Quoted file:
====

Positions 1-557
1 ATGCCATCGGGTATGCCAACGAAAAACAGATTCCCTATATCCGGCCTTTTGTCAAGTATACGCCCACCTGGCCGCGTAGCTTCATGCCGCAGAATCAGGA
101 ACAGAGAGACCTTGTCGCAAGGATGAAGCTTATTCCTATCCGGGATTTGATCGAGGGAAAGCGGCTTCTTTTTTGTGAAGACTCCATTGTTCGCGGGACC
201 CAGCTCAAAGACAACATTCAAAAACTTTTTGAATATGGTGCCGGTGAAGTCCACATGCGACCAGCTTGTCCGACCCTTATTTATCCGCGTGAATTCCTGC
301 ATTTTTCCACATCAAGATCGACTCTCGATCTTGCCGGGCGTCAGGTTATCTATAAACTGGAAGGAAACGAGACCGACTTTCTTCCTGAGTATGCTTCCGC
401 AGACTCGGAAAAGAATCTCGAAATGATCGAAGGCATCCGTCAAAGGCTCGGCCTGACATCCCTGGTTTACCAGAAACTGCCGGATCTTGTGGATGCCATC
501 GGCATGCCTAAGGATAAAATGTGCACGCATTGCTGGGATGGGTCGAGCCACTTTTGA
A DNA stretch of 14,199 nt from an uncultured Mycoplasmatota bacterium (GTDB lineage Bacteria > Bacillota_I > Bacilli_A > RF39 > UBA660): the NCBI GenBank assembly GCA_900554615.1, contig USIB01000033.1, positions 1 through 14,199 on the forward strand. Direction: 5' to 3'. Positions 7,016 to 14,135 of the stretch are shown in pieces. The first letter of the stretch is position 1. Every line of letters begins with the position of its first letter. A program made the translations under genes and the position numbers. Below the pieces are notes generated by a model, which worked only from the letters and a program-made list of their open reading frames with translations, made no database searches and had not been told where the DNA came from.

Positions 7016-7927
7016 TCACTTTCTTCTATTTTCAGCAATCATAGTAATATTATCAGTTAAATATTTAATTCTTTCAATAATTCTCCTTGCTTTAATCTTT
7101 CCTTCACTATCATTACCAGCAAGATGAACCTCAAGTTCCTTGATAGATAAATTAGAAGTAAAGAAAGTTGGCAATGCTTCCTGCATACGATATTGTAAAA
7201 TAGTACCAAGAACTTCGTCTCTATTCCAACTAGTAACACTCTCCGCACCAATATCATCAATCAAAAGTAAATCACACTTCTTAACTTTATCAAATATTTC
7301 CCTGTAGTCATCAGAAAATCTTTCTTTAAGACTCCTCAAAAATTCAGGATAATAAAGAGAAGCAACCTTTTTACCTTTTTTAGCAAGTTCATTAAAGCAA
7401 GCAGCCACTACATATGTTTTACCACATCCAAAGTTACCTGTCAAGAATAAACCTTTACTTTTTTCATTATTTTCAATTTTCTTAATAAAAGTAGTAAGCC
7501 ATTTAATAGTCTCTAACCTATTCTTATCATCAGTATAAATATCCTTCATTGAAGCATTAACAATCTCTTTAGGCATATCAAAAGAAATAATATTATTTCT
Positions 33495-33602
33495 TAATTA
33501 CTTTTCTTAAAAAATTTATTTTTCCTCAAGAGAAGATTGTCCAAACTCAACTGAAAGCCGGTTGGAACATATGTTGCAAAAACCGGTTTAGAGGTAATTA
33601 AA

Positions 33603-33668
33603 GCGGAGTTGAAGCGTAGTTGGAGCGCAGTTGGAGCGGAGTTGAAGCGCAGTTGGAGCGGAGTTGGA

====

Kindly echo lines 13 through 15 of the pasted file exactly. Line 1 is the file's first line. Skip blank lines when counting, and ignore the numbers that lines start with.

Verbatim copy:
7301 CCTGTAGTCATCAGAAAATCTTTCTTTAAGACTCCTCAAAAATTCAGGATAATAAAGAGAAGCAACCTTTTTACCTTTTTTAGCAAGTTCATTAAAGCAA
7401 GCAGCCACTACATATGTTTTACCACATCCAAAGTTACCTGTCAAGAATAAACCTTTACTTTTTTCATTATTTTCAATTTTCTTAATAAAAGTAGTAAGCC
7501 ATTTAATAGTCTCTAACCTATTCTTATCATCAGTATAAATATCCTTCATTGAAGCATTAACAATCTCTTTAGGCATATCAAAAGAAATAATATTATTTCT